Piggy-backing on this, Luke added that the most powerful songs of Liar were created completely organically through just jamming. “So I would sit there with the lyrics when we would just jam out, like in a rehearsal space, and we literally just created. I think the beginning of “Magdalene” was completely created in one session. Lyrically and everything. This was a real magical moment between all of us. We all looked at each other like ‘Far out! THAT’s going to be on the album’. There were 35 songs in total that were written for the album. We cut it down to 11 that we all personally agreed on. With Cory Judd who helped us produce and engineer the album, he also had a massive say on what made the cut. We had a lot to work with and that really worked in our favour as well.”
Historical Nods in Art & Sound
Close to home, expressing push-back of responsibility, and painted by tragedy, Liar‘s artwork captures the album in one image. “The photo is a photo from Belic’s family photos,” Luke shared. “The kitchen of one of his family homes. We did the artwork after the album was finalised completely. That why it looks like it’s the cover of the film, if that makes sense. I just wanted it all to tie in as a cohesive piece of music, but also a visual concept as well. The whole theme was.. it’s the Mason murders. I don’t know how much you know of the Manson murders, but after the murders were committed, they did write in blood on the walls a lot of insane things, like terrible things about the victims and their own psychotic beliefs. I think within the album there is a sense of mania, so we kind of wanted to portray that. In part with Callum Robinson who we worked very closely with to put that together, we gave him a very clear vision of what we wanted for the cover.”
Liar also features samples of ‘old-timey’ television across several songs as well, which Luke explained also tied into the artwork. “We did that from the 1950s and 1960s; their documentary and news broadcasting. There’s one that actually falls a little bit out of place. We just took a sample of a wedding ceremony. We tried to get it as old as we could archived audio of that, but that was to represent obviously the marriage side of things and the break of trust there.”
Luke sought to have each song represent a channel of a TV and the person who’s listening is flicking through channels and seeing ads between songs. “Because the album has a bit of an old time feel sort of, I wanted it to sound like a period piece from the 1950s or the 1960s essentially. I think it’s between “Genesis Flood” and “Pine”, you actually hear a shift of channel. Like a ‘shhh’, like an old TV when you click it across. We added that effect in there, it’s supposed to sound like a channel is being changed quite drastically.”
Luke describes himself as a visual person, which contributes to his clear ideas on how a listener would take in the stories and poems of Liar. He shared that the lack of hooks require for a listener to take time with the lyrics and follow along with the album, and excitedly shared a lyric video created by Sam Peina; tying the TV theme together with the visual of the lyrics.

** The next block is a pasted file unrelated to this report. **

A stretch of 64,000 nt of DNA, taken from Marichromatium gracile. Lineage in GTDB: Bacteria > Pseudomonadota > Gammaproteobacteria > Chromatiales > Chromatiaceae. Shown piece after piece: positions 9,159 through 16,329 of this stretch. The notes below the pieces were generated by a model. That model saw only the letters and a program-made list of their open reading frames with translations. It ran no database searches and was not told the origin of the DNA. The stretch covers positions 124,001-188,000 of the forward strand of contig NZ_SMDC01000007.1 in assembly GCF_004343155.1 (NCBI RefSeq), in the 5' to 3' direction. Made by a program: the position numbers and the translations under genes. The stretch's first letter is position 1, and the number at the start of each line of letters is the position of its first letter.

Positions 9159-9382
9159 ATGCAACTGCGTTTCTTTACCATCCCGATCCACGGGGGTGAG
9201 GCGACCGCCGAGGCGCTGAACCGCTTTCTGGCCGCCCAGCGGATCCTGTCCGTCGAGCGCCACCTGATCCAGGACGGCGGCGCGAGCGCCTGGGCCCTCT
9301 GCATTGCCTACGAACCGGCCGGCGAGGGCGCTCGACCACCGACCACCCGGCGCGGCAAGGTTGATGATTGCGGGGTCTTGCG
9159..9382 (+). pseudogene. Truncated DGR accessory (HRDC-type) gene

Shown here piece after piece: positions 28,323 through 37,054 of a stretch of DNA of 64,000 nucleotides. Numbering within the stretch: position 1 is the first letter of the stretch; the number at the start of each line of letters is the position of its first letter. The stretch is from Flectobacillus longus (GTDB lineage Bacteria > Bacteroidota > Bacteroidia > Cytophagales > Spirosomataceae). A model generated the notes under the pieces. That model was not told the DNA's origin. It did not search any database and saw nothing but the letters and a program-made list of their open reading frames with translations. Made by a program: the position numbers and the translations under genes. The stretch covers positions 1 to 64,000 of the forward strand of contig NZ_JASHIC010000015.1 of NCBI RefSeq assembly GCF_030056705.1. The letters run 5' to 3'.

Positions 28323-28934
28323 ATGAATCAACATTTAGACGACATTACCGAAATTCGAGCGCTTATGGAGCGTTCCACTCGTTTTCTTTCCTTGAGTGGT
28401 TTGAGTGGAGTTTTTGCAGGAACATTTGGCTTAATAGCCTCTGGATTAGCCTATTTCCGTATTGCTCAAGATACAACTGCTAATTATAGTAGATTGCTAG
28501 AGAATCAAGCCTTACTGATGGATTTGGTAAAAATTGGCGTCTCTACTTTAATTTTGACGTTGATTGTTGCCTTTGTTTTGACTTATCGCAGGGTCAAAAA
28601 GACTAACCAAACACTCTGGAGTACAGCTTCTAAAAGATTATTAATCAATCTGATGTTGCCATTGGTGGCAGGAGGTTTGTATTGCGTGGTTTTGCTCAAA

The opening line of Liar includes mention of the previous two album names (Doubt and Divorce). An obvious question is how the three link together. “I never came up with a title of our albums,” Luke shared. “Someone very close to me who has contributed along the way, contributed to the titles of the albums.” Elaborating on the album choices, as well as demonstrating their clear vision of what they’re creating, Luke continued, “We always had in our mind that we would do this as a three album vibe. That’s why when we approached labels and when we were doing that shopping stage, which most bands go through, they were like ‘No, you should do an EP’, and we were like ‘No we HAVE to do it as an album’ as this has always been the focus of this band. We’ve been working toward this for a very long time. “
Unfortunately their attempt to shop around for label signing was unsuccessful. “Yep, no one liked it. They didn’t get it.” Admitting that they could definitely do with extra arms and eyes and support of a label, She Cries Wolf are happy to not be under pressure, and to have the freedom to make their own choices. As one example, they’re thinking about limited runs of vinyl for Liar.
The independence they feel as a band also carries a sense of nostalgia for Luke, who describes what it was like as a teenager and finding songs on Limewire. “There was no pre-ordering. Just finding the music and listening to it and falling in love with the songs. You create your own vibe.” He hopes there’ll be a cultural shift toward the music and experiences like live shows versus things like music videos or release campaigns.
Daniel reiterated this, echoing a desire for the music – and the connections that it makes, whether with people or emotionally with the stories – to be the focus. “First and foremost we just wanted to push out music that people could connect to. And whatever happens after that is secondary. From our end, the ability to convey other peoples’ messages out into the audience and have other people to connect to it is fucking awesome. It’s even better for us. That’s what success has always looked like in our minds. It wasn’t always like be #1 on ARIA, it wasn’t push pre-sales or anything like that. It was ‘How do we make the story as accessible as possible? And if people to connect to the journey? That’s a job well done on our end.”
Daniel described with a sense of pride that he and the She Cries Wolf guys feel surrounded by incredible people who understand what they’re trying to do, and can relate to what you’re doing. “First and foremost it’s simply that. Music is simply there to connect to, and the more that people connect to it the better. That’s us.”
Though it’s not officially announced yet, the guys shared that they’ll be touring in May and June, playing every major city (but not getting down to Tasmania, unfortunately). I’m looking forward to sharing a beer when they hit Melbourne.[Photo of She Cries Wolf by Rowan Donohue]